Stanford University assistant professor of psychiatry and behavioral sciences, Jamie Zeitzer, pointed to nocturia (the need to get up and go to the bathroom while asleep) as a potential catalyst for insomnia amongst senior citizens. According to her new study, 54% of instances in which the elderly woke up during the night were related to a need to urinate.
Resrachers observed sleep habits that older women and men who had insomnia, reported as well as how often they got up to urinate. The study showed that the amount of times someone’s some was interrupted to go to the bathroom was directly related to the quality of sleep they reported. The more they got up, the worse they felt their sleep was.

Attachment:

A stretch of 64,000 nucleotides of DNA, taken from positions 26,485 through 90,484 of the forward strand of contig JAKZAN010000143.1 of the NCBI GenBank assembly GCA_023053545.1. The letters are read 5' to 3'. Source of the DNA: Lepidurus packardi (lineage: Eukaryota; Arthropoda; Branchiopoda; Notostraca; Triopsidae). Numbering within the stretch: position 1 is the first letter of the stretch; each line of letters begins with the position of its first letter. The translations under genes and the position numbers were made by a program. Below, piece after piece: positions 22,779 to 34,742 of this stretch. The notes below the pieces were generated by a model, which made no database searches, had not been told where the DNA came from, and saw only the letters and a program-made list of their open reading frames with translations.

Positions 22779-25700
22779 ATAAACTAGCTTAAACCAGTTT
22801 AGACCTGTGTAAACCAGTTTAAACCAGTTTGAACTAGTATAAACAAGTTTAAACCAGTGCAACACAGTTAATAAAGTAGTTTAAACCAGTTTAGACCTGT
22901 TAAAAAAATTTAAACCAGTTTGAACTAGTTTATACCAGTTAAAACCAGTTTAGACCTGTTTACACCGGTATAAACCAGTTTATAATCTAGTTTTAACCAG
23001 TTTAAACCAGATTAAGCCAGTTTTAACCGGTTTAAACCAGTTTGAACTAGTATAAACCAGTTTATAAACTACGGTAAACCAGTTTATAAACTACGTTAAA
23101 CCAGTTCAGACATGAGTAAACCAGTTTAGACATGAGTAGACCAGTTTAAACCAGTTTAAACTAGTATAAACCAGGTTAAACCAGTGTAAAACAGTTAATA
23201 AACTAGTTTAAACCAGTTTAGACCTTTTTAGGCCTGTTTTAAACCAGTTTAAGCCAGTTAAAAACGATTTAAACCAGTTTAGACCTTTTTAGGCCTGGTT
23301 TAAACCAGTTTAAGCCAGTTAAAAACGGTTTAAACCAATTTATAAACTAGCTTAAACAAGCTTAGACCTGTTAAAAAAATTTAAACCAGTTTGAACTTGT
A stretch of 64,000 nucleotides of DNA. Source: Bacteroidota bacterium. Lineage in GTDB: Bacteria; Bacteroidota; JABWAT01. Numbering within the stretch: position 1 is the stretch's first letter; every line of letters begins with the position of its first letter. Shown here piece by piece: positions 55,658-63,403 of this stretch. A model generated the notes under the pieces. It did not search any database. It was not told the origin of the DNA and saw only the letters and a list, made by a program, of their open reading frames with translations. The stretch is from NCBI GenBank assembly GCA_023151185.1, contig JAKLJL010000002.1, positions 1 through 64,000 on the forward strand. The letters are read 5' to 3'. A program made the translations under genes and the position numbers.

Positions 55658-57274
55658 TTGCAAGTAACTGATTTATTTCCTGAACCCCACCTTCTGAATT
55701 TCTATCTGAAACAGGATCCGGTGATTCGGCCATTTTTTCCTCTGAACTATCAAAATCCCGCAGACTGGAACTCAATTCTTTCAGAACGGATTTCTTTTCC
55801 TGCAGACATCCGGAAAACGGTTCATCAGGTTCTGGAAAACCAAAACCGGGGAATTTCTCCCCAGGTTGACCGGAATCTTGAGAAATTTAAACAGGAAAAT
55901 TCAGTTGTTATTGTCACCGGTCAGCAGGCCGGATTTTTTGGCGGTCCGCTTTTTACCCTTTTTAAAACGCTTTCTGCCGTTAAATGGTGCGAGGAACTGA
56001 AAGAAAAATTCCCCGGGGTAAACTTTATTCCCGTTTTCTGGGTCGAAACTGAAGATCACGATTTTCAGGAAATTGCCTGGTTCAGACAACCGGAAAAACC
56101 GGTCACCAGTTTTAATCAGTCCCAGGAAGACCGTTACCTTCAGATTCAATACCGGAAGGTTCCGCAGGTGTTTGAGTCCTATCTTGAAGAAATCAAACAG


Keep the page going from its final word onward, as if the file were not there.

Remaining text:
Zeitzer had this to say about the evidence from her study, “The results raise the clinical question of treating nocturia to help individuals with insomnia,” she continued, “That is, could much of the insomnia or poor sleep that occurs in older individuals be alleviated by treatment of nocturia? Of course, the opposite is quite possible — that proper treatment of insomnia might reduce the occurrence of nocturia.”